>    people to review every line/example/diagram/appendix is difficult with a
>    volunteer organization (as other threads have discussed)
>    3. Duplications happen, as 10 different projects create/copy/paste
>    their definitions of topics such as XSS, SQLi, CSRF, etc.  This wastes
>    effort in an organization already constrained of active volunteers.
>    4. Content gets out-of-date.  The work to create a new version of a
>    doc project takes years.
> I’m sure some readers will be mentally adding their own issues to this
> list.
> Proposal:
> Bringing together discussions with a few people over the last few years
> (you know who you are), I’m proposing the following: we write our docs with
> reusable resources.  What would this mean?  Something similar to the
> following:
>    1. We dump all of the content from our wiki, current docs,
>    descriptions in code tools, etc.  We put it into markup (as some projects
>    are already doing) and add it to source code repositories.
>    2. We share doc markup files *across ALL docs and code projects*.  For
>    example, imagine we have a folder for SQLi.  This directory contains the
>    OWASP ‘golden source’ for SQLi definition, examples, code, tests, etc.
>    Repeat for all other AppSec issues (CSRF, cert pinning, etc.).  We use a
>    mechanism to ‘compile’ these markdown files into PDFs and integrate into
>    code project HTML pages.
>    3. Similar to good coding projects, we control who can edit the files
>    under certain directories – people we know have expertise in an area.
>    Edits get peer reviewed before submission.  Other people can suggest edits
>    and prove their experience to the existing team to join it.
>    4. We allow anyone to ‘include’ this markup file into their project.
>    So if the Code Review Guide wants to add a section on SQLi, and needs a
>    definition, I don’t write it (or copy from wiki), I simply include the
>    relevant markup file.  Same for testing guide, dev guide, ZAP hints page,
>    security shepherd info page, cheetsheet, and on and on.
>    5. We allow all of our docs, plus the wiki, plus all code projects, to
>    dynamically use an markup file update.  We make this ‘real time’.  This
>    needs an example.  Say in March a massive change occurs in the world of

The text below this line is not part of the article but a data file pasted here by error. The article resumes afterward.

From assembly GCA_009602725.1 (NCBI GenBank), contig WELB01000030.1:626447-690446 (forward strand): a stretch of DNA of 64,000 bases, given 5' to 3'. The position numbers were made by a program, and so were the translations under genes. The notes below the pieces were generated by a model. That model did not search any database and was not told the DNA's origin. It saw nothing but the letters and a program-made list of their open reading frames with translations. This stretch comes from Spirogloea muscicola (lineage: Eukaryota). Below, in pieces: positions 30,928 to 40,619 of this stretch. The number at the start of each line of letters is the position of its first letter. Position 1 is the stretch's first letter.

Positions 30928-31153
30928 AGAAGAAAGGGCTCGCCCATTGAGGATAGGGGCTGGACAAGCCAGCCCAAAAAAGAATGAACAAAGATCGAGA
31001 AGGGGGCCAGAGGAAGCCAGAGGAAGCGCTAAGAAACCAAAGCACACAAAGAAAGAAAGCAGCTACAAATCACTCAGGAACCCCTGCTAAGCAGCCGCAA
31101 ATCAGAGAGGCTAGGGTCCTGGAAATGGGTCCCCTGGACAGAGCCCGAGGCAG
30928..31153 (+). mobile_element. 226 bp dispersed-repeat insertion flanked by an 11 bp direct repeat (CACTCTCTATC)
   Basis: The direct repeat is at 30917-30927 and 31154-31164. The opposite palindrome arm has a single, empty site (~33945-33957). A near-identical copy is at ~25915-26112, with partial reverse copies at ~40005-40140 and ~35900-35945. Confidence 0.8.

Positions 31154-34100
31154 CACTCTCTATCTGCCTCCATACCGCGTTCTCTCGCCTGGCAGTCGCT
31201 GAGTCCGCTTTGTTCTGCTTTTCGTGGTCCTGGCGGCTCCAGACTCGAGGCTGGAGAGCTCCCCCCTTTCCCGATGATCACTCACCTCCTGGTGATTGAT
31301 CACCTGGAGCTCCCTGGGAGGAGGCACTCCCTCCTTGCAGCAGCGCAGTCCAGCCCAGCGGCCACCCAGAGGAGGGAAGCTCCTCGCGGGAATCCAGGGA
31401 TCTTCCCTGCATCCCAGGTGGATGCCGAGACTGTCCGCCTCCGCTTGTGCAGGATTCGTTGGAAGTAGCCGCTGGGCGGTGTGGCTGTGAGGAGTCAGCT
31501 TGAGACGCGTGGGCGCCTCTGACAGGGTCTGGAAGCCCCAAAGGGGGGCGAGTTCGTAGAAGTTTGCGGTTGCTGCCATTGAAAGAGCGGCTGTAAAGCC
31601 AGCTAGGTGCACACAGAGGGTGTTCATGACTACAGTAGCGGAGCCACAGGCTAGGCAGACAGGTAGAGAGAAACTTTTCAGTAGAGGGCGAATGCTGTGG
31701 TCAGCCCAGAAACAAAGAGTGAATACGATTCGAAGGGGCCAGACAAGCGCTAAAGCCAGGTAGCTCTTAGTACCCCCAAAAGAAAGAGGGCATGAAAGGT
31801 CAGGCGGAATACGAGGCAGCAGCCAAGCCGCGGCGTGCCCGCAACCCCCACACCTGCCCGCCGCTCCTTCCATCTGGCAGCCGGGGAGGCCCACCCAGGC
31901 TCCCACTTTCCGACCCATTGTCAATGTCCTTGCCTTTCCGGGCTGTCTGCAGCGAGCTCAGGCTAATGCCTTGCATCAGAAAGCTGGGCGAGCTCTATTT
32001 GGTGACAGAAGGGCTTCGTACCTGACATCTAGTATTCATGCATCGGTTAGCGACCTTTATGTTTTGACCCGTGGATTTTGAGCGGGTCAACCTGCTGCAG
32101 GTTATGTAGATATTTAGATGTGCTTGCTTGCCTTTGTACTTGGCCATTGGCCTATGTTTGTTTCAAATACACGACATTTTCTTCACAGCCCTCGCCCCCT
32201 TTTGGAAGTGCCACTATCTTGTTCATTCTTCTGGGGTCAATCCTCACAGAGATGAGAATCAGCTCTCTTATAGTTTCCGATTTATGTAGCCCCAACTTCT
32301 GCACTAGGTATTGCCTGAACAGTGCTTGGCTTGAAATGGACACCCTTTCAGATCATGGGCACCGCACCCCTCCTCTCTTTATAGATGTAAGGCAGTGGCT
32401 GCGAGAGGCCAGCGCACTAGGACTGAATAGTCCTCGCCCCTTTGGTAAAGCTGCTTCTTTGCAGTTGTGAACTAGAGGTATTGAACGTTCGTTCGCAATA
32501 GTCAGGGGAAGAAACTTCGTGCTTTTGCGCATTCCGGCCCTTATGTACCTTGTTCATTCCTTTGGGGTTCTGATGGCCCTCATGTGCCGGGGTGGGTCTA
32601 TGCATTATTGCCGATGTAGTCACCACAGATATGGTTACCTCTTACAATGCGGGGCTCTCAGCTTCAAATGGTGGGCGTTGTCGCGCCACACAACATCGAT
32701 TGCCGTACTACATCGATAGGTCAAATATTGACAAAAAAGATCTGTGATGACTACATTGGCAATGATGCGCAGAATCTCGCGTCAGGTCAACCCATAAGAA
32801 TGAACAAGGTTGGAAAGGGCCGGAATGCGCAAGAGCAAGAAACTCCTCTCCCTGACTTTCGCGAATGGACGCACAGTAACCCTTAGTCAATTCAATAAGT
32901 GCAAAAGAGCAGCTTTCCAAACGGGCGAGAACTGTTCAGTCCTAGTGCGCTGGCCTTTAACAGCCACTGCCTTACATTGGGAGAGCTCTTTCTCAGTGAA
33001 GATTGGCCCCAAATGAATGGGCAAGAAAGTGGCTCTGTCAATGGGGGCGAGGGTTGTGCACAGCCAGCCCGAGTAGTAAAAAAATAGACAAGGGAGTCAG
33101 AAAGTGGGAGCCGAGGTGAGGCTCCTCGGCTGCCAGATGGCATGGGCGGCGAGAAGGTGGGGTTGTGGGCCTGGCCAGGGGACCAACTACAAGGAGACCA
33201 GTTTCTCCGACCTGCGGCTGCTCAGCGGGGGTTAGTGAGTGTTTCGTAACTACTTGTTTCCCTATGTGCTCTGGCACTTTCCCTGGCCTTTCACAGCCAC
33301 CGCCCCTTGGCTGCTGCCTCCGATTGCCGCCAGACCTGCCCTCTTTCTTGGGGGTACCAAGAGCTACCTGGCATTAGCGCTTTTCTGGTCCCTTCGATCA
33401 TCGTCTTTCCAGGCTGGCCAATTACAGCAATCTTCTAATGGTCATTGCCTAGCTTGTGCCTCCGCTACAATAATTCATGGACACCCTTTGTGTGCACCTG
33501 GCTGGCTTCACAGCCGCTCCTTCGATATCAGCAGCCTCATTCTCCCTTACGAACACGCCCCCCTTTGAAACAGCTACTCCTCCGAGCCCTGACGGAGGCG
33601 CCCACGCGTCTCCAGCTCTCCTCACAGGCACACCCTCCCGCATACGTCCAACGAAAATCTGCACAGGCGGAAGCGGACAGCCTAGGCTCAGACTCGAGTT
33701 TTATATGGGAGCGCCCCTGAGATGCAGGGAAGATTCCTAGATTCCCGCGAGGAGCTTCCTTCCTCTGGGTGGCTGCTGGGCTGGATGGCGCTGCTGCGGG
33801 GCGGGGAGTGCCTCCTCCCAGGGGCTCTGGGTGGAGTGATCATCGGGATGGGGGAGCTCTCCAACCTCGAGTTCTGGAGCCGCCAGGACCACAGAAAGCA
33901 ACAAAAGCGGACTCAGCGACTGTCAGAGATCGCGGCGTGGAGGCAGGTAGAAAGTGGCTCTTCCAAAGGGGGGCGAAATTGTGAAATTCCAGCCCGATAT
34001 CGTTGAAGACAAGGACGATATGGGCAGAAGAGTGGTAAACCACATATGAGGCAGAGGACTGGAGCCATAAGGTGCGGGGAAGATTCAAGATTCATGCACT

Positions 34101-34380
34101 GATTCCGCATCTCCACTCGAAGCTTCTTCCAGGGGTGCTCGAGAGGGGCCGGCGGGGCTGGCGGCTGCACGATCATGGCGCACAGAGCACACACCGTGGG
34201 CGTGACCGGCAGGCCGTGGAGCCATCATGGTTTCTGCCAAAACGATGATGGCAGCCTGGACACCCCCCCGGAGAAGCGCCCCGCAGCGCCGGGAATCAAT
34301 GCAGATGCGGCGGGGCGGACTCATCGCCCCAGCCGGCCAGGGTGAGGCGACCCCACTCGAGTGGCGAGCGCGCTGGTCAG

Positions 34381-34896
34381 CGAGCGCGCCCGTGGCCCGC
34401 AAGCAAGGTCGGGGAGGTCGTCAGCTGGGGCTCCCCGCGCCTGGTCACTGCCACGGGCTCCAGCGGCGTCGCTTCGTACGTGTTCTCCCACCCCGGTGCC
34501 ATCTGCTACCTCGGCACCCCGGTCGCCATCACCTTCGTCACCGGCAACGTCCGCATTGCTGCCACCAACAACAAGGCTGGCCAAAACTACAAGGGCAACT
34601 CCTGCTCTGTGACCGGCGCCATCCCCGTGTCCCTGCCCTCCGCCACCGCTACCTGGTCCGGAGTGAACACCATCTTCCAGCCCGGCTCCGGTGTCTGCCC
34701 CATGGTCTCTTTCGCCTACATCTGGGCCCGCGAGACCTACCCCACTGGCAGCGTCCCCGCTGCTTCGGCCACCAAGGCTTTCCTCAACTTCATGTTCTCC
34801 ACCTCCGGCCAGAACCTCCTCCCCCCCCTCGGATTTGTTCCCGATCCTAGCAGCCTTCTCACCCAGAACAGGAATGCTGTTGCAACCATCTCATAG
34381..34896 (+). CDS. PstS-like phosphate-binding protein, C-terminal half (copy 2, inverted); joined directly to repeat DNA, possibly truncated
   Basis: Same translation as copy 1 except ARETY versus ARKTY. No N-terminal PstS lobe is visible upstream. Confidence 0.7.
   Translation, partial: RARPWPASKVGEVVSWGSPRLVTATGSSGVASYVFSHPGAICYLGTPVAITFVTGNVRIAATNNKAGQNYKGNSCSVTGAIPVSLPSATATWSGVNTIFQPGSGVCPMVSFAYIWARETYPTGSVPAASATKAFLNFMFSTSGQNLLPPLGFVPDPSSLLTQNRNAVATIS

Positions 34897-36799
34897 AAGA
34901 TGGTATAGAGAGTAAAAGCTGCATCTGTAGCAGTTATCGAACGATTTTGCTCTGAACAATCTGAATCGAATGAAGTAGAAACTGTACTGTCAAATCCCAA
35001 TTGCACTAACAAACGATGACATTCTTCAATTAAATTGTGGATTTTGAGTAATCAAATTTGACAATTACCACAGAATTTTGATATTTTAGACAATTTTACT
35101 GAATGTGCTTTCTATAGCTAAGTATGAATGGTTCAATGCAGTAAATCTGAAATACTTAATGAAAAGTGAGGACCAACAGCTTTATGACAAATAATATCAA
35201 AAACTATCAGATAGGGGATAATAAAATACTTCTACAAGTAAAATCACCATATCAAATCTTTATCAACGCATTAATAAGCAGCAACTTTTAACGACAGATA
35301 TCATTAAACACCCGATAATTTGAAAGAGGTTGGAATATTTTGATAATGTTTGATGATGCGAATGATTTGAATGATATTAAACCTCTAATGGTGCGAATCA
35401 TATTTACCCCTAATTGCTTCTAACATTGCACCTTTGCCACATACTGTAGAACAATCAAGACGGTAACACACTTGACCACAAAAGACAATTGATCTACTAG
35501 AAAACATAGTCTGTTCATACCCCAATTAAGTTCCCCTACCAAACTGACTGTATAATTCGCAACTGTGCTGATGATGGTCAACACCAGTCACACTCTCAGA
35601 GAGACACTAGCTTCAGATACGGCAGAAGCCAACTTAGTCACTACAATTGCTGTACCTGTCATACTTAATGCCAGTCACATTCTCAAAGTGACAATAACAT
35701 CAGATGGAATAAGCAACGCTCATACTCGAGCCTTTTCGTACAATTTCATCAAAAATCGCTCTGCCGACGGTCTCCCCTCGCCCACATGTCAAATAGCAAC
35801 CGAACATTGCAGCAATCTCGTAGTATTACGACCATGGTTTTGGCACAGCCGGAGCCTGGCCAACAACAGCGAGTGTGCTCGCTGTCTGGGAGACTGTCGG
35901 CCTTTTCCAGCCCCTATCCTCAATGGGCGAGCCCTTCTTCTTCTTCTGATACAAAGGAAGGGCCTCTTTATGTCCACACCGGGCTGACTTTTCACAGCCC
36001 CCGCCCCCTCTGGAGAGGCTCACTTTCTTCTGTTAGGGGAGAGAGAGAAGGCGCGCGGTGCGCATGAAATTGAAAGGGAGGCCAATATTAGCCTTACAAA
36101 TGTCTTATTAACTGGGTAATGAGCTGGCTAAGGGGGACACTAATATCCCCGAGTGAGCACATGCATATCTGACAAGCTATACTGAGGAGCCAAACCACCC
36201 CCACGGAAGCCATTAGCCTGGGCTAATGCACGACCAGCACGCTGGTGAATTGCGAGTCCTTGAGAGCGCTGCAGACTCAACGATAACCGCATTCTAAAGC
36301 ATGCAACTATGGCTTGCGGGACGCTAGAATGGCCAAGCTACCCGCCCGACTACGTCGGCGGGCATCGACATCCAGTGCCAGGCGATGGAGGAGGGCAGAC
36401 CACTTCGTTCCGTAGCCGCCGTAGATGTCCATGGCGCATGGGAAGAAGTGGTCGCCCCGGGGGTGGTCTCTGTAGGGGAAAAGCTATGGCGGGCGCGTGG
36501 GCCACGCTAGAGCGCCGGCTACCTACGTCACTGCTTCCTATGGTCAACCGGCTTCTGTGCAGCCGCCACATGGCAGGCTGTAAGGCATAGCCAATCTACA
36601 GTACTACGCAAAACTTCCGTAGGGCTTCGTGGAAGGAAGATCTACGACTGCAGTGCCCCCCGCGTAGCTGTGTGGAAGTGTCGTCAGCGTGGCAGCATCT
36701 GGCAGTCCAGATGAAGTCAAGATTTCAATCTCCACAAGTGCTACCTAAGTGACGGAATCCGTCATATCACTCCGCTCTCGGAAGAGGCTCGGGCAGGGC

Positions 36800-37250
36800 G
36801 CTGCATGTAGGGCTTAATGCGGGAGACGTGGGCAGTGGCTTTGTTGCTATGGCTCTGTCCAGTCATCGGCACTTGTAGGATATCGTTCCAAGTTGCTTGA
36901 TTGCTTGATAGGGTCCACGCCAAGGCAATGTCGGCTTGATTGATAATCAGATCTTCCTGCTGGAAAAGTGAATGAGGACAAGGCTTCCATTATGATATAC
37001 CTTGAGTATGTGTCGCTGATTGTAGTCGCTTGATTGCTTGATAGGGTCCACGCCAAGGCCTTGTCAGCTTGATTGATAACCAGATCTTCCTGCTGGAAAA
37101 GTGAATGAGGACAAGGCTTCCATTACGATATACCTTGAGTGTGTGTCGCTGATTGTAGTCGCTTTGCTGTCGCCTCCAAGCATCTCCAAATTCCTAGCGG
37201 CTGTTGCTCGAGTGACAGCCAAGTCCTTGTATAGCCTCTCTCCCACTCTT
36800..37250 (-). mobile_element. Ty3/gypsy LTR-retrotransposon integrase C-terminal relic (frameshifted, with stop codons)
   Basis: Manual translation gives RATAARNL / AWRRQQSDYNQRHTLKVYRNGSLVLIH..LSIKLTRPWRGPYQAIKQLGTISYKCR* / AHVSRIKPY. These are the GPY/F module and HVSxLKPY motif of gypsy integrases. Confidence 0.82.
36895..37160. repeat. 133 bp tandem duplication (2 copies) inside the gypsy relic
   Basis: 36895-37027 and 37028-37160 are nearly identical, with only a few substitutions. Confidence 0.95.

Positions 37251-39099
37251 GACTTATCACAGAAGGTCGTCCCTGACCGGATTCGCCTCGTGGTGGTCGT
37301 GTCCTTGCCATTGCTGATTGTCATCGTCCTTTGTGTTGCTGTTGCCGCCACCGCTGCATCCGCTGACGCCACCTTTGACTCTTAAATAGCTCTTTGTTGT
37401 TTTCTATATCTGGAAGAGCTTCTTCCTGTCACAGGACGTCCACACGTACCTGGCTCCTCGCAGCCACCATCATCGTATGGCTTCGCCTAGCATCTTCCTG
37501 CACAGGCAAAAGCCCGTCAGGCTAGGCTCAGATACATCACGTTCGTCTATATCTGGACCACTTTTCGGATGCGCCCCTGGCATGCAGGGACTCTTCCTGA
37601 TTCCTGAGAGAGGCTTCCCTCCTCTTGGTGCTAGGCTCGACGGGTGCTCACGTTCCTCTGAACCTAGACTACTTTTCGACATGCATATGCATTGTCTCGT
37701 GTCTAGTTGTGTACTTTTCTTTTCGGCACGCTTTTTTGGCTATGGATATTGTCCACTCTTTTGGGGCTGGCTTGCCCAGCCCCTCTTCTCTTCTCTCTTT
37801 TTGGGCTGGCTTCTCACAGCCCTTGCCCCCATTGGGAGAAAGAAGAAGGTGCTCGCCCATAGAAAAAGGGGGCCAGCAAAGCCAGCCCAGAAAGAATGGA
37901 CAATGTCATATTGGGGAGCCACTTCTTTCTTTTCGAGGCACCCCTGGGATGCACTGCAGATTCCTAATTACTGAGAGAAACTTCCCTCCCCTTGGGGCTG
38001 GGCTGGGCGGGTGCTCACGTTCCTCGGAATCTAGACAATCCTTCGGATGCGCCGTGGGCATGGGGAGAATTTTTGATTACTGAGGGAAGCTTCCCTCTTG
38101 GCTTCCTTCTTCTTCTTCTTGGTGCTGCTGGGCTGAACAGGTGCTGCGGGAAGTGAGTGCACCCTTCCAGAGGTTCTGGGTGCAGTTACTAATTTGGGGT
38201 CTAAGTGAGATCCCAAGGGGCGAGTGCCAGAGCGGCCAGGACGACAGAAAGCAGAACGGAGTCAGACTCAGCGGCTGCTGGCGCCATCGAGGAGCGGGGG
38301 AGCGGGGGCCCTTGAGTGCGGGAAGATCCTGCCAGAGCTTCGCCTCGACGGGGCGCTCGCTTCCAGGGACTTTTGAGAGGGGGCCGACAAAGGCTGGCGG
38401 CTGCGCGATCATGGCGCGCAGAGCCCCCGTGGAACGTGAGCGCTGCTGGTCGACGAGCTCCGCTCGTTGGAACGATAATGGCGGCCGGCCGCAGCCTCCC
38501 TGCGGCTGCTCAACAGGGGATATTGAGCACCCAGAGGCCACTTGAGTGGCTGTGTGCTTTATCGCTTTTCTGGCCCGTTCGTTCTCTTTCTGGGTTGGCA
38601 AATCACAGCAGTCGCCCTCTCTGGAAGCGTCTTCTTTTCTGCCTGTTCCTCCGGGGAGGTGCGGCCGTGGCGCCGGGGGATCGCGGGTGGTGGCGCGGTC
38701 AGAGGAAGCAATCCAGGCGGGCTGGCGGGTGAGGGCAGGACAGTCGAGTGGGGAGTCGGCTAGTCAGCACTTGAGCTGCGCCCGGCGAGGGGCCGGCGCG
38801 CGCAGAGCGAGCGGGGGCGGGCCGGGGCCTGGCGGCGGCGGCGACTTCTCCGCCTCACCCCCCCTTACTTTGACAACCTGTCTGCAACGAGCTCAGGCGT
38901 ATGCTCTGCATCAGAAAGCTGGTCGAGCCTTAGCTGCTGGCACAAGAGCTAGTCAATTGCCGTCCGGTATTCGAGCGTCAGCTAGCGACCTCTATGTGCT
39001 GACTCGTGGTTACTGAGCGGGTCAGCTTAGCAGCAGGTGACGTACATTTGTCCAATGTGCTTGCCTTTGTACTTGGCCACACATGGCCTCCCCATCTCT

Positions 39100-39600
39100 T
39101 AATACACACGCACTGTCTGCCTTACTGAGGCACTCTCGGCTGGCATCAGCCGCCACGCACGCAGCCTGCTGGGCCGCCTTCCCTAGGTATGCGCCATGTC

>    SQLi.  Right now any project that talks about SQLi would need to manually
>    go in and update, and those updates will be of varying quality and
>    content.  If, instead, one (true) source file was update, all those other
>    projects could spot the change and automatically rebuild themselves,
>    meaning the next person to download a development guide PDF, or view the
>    wiki, would get the updated SQLi information.
>       1. This is a big change.  This may be a controversial change.  *However
>       it would greatly reduce our workload* (only one markup document
>       needs to get updated).  It will also *greatly reduce review tasks*,
>       as everyone is sharing core content which is reviewed once.  It also
>       improves our image to the world, as all projects have the same great
>       descriptions and content.
>       2.   This change also improves our responsiveness.  Imagine a
>       heartbleed type issue being reflected in all OWASP code and documentation
>       projects, as well as the wiki/cheetsheets, within a few days?  (simply the
>       time for the team to agree updates to the text/examples/descriptions,
>       review, and submit)
>    6.  We should also make these markup files available to anyone on the
>    internet (read only).  This way the source descriptions become an OWASP
>    resource it itself, and anyone out there needing to spread the word on
>    AppSec has easy access to rock solid, up-to-date definitions.
> This changes the model, from people like myself who run ‘projects’, to
> smaller expert teams who know ‘technologies’ (such as SQLi or IIS secure
> configuration).  It focuses people where they want to be on docs projects,
> but easily shares that knowledge across all OWASP (and more) projects.  It
> also means there’d never be another need to clean-up the wiki – it would
> always be based off the markup content.
> *Big downside*: there’s a large piece of work to start it off.  All
> content would need to get organized, put into sensible structure, converted
> to markdown, argued over, ‘experts’ defined and assigned, etc.  I doubt
> this would be a volunteer effort, and may need contractor involvement.
> Could this be combined with the OWASP wiki redesign?
> So… the ask from the community, what are your thoughts? Could this be a
> viable option to save us time on docs/descriptions and increase quality?
> Would there be funds to perform the initial conversion of everything into
> markup pages?  Would there be resistance to working in this new model?
> Gary